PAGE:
Conway-Walsh requests Ulster Bank to address Finance Committee on Proposed Closures
Sinn Féin Senator Rose Conway-Walsh has secured agreement from her fellow members of the Joint Oireachtas Committee on Finance to formally request Ulster Bank to appear it to before it to address the consequences of planned bank closures in rural areas.
The Mayo Senator said:
“I have been concerned that the banks just don’t understand the impact that branch closures have on local communities. I am also very unsatisfied with their answers so far regarding the measures they will put in place for customers left with no local branch.
“There needs to be a focus on the realities for customers when a branch closes. For many people, switching to another branch miles away is not an option. As we have seen in the last few weeks, transport in and out of rural areas can no longer be taken for granted. Cuts to many rural bus routes over recent years have left vast areas virtually cut off from accessing larger towns and villages. Therefore, it is not an option for many Ulster Bank customers in Ballyhaunis to simply move their accounts to Castlebar branch.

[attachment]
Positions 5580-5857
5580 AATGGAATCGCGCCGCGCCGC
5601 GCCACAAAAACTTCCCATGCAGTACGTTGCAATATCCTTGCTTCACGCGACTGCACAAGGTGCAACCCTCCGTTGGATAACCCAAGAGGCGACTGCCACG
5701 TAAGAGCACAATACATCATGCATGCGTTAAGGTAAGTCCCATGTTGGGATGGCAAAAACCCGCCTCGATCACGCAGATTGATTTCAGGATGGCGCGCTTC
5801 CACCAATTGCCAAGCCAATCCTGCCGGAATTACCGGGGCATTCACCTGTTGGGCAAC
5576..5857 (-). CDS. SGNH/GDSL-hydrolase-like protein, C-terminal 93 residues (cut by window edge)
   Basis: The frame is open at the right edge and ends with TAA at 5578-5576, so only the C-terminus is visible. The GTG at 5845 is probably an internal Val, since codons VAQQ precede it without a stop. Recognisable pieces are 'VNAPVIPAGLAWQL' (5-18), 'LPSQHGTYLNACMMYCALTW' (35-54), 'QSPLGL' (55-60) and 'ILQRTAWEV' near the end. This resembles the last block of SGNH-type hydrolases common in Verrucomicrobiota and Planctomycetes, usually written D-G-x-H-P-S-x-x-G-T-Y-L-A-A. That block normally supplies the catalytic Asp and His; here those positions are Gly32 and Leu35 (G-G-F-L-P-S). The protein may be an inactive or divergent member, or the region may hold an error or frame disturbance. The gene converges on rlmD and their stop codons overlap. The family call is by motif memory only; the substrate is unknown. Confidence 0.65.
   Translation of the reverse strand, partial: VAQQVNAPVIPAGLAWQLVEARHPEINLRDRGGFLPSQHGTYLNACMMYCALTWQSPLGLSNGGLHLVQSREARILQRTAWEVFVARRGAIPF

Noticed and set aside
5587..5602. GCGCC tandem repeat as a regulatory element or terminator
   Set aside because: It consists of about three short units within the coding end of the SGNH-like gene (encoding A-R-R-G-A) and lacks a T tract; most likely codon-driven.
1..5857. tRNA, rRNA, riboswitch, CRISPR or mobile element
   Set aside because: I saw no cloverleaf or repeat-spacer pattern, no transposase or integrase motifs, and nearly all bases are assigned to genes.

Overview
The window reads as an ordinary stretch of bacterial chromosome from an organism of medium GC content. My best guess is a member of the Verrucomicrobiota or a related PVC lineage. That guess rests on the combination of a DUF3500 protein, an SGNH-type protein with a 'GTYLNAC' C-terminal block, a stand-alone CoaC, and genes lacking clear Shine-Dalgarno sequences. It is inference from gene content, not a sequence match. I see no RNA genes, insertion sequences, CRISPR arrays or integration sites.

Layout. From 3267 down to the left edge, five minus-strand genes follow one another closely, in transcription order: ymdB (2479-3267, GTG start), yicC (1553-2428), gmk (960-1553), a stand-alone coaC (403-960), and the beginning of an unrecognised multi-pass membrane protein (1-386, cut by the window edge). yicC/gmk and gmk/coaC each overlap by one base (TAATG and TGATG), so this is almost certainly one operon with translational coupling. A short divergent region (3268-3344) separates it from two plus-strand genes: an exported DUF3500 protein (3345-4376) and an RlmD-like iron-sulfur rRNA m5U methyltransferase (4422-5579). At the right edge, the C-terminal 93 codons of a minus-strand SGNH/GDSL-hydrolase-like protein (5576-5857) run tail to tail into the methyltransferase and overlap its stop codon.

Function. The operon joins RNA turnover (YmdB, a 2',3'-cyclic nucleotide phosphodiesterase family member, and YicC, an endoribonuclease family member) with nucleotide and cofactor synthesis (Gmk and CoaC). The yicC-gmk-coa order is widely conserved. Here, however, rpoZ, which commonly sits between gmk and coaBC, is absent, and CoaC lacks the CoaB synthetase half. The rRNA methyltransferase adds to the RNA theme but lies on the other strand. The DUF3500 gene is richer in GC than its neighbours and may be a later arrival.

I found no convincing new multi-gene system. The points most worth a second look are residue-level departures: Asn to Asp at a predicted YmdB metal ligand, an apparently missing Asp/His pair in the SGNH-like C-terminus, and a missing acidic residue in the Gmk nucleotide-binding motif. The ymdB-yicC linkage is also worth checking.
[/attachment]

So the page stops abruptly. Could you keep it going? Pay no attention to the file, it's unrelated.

“The branch closure in Ballyhaunis will impact on personal customers and businesses alike. There are many businesses dealing in cash who rely on the branch on a daily basis. The option of online banking clearly does not apply here. I want to get answers to problems such as this which the banks have simply refused to address so far.
“I have also written directly to Ulster Bank to request that those proposing the closure meet with the local Ballyhaunis group to hear their concerns. This is a decision that will not only have a negative impact on Ulster Bank customers but on the footfall in the whole town.
“A rural-focused session of the Finance Committee will at least start a process of putting the focus back on rural dwellers when these decisions are taken. I would hope that such an approach would be taken across government departments when other services are withdrawn or cut back. Government and businesses who have relied on public funding must consult with people living in the areas affected by their political and business decisions.”